ABC News star Ginger Zee has been praised by fans for her "outstanding reporting" as she broadcasts live from Lake Mead in Nevada and Arizona to cover the way we consume water.
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The reservoir - formed by the Hoover Dam on the Colorado River in the states of Nevada and Arizona - has dropped 25 feet in the first seven months of 2022 already. The meteorologist took to social media to reveal she hiked the desert in the middle of the night with her team and the temperature never fell below 94F, and called on everyone to learn to adapt the way we use water.
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She also shared a shocking picture that showed the difference in Lake Mead over 40 years; the reservoir was at its highest in 1983 and is now at its lowest.
"Lake Mead is like a bank account that we have overdrawn," she captioned the post.
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"We've been worried for decades and now we're in a megadrought," she told fans in the video. "Bottom line is this reservoir was filled after a wet period and we've had some dry years but nothing like this."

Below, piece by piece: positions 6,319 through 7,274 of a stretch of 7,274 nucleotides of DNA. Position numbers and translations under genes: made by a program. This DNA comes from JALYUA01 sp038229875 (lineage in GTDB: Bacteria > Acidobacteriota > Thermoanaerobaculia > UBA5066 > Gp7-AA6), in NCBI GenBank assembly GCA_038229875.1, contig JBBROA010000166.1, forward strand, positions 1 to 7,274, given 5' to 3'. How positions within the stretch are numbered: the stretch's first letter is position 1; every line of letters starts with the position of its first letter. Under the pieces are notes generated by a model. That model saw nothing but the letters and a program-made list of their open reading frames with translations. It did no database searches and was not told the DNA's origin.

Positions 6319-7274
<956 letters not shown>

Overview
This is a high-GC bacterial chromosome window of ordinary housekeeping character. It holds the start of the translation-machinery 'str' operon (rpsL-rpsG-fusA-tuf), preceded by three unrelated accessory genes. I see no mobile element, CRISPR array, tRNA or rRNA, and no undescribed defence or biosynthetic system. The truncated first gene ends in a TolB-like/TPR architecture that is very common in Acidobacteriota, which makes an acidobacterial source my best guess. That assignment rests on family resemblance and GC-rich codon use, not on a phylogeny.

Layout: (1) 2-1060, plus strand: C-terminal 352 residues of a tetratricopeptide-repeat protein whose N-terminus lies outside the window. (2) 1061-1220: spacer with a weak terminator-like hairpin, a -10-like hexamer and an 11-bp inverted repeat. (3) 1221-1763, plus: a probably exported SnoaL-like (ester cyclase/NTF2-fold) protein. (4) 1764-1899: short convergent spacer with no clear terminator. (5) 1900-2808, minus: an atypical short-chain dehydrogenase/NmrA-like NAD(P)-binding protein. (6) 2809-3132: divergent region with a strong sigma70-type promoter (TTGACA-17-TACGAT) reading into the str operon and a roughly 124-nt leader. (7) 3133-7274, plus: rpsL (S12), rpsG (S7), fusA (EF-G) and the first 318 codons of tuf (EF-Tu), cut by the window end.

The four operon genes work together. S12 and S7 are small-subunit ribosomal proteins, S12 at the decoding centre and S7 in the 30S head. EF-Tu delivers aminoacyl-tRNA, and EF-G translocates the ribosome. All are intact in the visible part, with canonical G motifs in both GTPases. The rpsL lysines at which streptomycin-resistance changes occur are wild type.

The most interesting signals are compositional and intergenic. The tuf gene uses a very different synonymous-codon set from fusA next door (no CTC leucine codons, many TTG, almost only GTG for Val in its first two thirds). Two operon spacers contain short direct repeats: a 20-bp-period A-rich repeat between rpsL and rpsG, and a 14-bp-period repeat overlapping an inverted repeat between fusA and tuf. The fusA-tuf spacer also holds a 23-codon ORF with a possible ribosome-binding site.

"We have to learn to adapt to use less water… We have to learn quickly," she added.
Ginger shared this picture of Lake Mead
"Outstanding reporting!!! Thanks for sharing and elected officials need to pay attention to what is happening with our climate," commented one follower as another shared: "I’ve lived in Vegas for 30 years, this was the most informative and best explanation of the drought I have ever heard. I understand more fully what is happening! Thank you."
Several of Ginger's suggestions include fixing "inefficient" use of water for agriculture, sprinkling lawns and time restrictions.
Ginger has become the face of environmentalism at ABC News and has been proudly using her passion and knowledge to encourage the more than eight million viewers to think differently about their relationship with everything from food to fashion.
Ginger has become the face of environmentalism at ABC News
She previously told HELLO! that the number one change we can all make us to think about where we spend our money.
"I don't want something that has to come in by airplane or ship, so I will shop at the market and support local farmers which we love to do," she said.
She is also keen for everyone to focus on rewilding: "Green grass became the American ideal for so long but it is incredibly wasteful and needs fertilizers and chemicals and water, and all of that is so unnecessary. Making the native lawn fashionable is one of my goals."